Rain, rain, go away. Come again, another day!














by Rachael Laurie

I grew up in the country drinking rainwater collected from the roof of our house and garage. It was delicious, and I much preferred it to the chlorinated water in town. Mum always told us we were safer – if ever there was a natural disaster we would still be able to access the water. This was important after the Kaikoura earthquake. The Raglan water supply was stirred up by the quake and was not potable for a week, but we were fine.

Living in the city now I am always confused by how all that good water is wasted down the drain. Over the past years, we have seen in New Zealand the weather move from flood to drought. It seems now every summer we have water restrictions in our towns and cities while at other times we struggle to cope with the deluge.

A solution: Private urban water collection.

Around the world, cities are beginning to implement urban water collection schemes. In Singapore, where around 86% of the population live in high-rise buildings water is collected from the roof tops and is kept in separate cisterns on the roofs for non-potable use. In Tokyo, rainwater is collected from private and public buildings. Rainwater collection and utilisation is promoted to mitigate water shortages, control floods, and secure water for emergencies. Rainwater collection was introduced in Berlin in 1998 to control urban flooding, save city water and create a better microclimate. Rainwater is collected in basement tanks and used for toilet flushing and watering gardens. Similar collection and utilisation schemes are used around the world in Thailand, Indonesia, the Philippines, Bangladesh, Gansu Province – China, Botswana, Togo, Mali, Malawi, South Africa, Namibia, Zimbabwe, Mozambique, Sierra Leone, Tanzania, Kenya, Brazil, US Virgin Islands, Bermuda, and Hawaii.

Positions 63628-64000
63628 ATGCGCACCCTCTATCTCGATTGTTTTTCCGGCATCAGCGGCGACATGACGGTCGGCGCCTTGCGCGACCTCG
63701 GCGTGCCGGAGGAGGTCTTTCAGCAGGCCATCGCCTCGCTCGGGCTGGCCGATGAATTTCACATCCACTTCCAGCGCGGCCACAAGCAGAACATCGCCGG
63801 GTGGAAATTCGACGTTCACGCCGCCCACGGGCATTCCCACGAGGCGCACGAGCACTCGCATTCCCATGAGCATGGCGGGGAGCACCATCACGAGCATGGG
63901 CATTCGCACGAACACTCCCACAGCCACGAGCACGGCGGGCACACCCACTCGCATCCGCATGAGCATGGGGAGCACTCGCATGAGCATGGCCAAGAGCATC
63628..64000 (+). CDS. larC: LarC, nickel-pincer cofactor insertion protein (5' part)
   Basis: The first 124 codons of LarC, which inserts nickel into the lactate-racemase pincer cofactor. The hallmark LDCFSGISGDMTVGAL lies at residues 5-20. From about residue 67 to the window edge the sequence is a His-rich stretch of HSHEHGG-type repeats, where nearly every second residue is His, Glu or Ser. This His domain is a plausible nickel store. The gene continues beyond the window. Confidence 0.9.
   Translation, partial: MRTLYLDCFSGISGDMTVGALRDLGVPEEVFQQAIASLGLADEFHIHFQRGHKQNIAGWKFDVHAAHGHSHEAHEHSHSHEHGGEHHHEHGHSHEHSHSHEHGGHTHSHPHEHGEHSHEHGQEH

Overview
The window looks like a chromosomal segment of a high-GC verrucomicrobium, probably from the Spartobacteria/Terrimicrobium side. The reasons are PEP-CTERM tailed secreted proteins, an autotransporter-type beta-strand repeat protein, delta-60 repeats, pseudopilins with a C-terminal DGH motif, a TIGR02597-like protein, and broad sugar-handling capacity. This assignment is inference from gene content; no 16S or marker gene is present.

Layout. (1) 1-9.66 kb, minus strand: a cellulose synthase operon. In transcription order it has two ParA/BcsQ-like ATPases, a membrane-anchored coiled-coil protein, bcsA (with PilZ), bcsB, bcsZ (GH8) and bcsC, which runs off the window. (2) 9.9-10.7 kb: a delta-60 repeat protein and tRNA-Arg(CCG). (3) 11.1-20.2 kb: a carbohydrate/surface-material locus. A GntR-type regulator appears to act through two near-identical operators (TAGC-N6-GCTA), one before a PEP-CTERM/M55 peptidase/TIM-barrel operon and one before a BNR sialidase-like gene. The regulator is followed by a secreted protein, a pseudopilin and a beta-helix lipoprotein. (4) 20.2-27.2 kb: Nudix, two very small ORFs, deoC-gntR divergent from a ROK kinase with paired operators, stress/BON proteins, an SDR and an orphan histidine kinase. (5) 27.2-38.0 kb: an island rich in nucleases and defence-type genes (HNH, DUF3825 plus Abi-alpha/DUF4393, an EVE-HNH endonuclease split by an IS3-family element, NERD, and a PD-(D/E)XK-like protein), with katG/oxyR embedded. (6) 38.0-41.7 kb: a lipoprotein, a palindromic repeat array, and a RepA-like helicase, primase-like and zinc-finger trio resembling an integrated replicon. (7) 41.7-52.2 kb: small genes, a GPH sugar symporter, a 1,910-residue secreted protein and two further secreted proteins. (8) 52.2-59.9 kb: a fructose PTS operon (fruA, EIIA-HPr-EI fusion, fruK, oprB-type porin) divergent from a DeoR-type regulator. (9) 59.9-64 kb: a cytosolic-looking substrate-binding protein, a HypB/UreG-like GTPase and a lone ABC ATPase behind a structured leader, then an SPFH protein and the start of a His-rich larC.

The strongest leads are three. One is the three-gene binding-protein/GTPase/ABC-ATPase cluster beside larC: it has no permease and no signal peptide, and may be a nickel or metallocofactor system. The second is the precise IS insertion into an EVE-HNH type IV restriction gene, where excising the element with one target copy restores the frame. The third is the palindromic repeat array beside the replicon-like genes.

While rainwater in urban areas is not considered potable, it can be used for many other things such as watering the garden, flushing toilets, in washing machines and washing the car. The ORC recommends using “rain tanks to collect roof runoff (not for drinking water)”. You can have your water tested to see what contaminants are in it and so long as it is not polluted with chemicals or toxins in an emergency this water can be boiled or treated for drinking.

Collecting rainwater is environmentally friendly. Not only would it help to build your families resilience in emergency or drought situations it could help to build the resilience of your community as collecting the water from your roof could take pressure off drains during storms and help to prevent flooding.

Ideally, the council would be able to give rates rebates to households who collect their roof water in exchange the pressure they will then remove from the mains system. The issue of water was discussed in Blueskin Bay in 2004 – maybe it is time to revisit the topic with resilience in mind?